Your Remote Team Will Fuel Your Success
Posted on April 1, 2014
These days, the abundance of freelancers and cloud computing allows you to manage your well-running engine of a company from the comfort of your home — but not without clear communication, set goals, and the right team. To find success, you need to follow these fundamentals of maintaining productivity while managing your team remotely:
1. Start With the Right Team
The first thing I look at when hiring remote team members is their list of past accomplishments. I need to see not only what they’ve done in the past, but what they learned from it. For example, if you’re looking for a good sales rep, the best ones might be ex-school teachers, as teaching requires skills that translate well to a sales role, such as the ability to present, hold a group’s attention, and build rapport.
I also look for people who can have complex conversations. You can tell a lot about how well people think on their feet just by prodding them with scenarios that will come up in the workplace.
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Despite these precautions, we do get our share of duds; you have to cut your losses as quickly as possible. If you’re not seeing the results you’re expecting early on, you’re not going to see them later. A trial period is a great way to set expectations to ensure that weak team members never even make it on your full-time squad, pulling the rest of the team down.
2. Respect People’s Time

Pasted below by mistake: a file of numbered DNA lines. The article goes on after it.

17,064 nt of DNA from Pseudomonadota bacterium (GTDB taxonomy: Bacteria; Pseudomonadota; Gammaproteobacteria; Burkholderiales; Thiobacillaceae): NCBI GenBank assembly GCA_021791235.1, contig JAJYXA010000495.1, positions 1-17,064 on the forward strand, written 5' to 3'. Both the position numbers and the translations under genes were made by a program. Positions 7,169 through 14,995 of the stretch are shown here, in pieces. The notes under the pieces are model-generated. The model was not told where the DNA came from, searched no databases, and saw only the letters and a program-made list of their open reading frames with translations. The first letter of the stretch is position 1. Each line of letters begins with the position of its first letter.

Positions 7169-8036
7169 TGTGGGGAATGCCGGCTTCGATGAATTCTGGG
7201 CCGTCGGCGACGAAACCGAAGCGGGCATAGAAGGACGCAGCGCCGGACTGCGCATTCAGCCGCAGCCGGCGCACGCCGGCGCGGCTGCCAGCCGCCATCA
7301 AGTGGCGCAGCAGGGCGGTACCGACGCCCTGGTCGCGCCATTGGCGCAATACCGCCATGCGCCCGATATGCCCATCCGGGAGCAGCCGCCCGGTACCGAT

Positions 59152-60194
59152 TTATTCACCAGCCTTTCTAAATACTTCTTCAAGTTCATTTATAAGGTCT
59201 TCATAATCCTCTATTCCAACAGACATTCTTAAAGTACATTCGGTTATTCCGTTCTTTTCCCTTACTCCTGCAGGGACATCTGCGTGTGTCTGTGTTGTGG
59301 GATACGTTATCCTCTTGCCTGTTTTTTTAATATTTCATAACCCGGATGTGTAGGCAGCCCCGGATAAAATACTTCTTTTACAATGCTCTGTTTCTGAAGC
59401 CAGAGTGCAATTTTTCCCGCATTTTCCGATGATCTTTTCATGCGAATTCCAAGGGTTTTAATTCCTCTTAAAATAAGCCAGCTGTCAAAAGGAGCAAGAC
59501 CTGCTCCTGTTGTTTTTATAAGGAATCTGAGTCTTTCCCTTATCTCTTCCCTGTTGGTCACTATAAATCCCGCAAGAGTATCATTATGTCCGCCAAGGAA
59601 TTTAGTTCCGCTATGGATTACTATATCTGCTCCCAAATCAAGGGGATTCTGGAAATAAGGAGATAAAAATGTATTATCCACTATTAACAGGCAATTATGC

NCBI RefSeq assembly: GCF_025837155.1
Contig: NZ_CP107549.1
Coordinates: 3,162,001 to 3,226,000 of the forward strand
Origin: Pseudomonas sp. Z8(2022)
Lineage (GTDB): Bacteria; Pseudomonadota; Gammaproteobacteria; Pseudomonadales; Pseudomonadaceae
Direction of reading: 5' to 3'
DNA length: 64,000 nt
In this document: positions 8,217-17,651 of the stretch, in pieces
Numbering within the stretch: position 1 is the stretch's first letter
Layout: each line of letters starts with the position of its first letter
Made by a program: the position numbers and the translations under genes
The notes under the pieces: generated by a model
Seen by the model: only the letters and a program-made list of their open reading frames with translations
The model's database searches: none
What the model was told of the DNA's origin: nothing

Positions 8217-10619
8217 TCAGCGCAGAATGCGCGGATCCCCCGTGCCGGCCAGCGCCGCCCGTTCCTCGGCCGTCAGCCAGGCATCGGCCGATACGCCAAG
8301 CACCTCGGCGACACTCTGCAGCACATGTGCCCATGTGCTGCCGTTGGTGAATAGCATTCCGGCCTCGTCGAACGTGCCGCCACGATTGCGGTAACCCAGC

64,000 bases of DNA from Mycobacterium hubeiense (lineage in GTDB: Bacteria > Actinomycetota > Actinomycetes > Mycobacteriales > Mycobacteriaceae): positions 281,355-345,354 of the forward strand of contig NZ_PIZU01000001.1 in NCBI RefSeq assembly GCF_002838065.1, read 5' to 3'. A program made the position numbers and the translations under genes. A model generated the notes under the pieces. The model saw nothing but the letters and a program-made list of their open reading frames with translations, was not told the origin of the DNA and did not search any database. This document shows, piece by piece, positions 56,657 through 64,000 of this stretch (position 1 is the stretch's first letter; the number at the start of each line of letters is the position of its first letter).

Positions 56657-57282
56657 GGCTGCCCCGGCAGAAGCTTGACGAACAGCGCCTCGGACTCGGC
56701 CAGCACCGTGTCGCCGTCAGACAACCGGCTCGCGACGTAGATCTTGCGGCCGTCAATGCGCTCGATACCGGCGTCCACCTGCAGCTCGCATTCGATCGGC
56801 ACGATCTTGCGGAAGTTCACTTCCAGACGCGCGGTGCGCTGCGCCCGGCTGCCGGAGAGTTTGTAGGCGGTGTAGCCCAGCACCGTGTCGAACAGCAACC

Expect everyone to show up to meetings on time. And when I say “on time,” I mean two minutes early. Being late causes everyone in the meeting to lose time, focus, and, most importantly, trust. In a remote situation, the only time team members get the chance to physically communicate with one another is during meetings, so the timing of those meetings needs to run like a well-oiled machine.
We prefer using Google Apps with Hangouts, which allows us to schedule meetings directly in Google Calendar. And if everyone on your team is using the same Google Apps, you can share calendars to remove scheduling headaches.
Another upside of using Google Apps is Google Calendar’s feature that lets you add new time zones to your calendar, ensuring that you respect everyone’s time, even if they’re on the other side of the country. On that note, people are often willing to adjust their schedules to overlap with yours. Don’t be afraid to make that request.
3. Communicate Face-to-Face With Video
There are too many free communication methods out there to have issues reaching your team. Ensure that everyone has the proper software and accounts on Skype (voice, text, and video chat), Google Hangouts (multi-line video chat, which includes Gmail and a free Google Voice number), Ventrilo (VoIP voice and text chat), and Jabber (encrypted text). These platforms will give you a multitude of ways to communicate at any given moment, as long as your team has a reliable Internet connection.
4. Organize Group Chats and Activities
Just because you’re working remotely doesn’t mean you can’t work together. Google Docs provides a great platform to exchange files while Hangouts allows you to collaborate and share your screens. There are also platforms like HipChat (a favorite here at Clevertech) that provide private chat rooms you can use to check in. Having everyone on your team check in on those platforms at least once a day allows you to synchronize your team and keeps everyone on the same page, even if they’re reading the conversation at different times.
Running your team remotely seems daunting at first, but once you understand how to use the tools available and reach everyone, bonds of trust can be formed that will prevent your team from becoming cubicle zombies. If you’re enthusiastic about what you do, you can overcome distance and relay your passion to your team, regardless of physical boundaries. We’re living in the digital revolution, and there’s no better time than now to broaden your entrepreneurial horizons.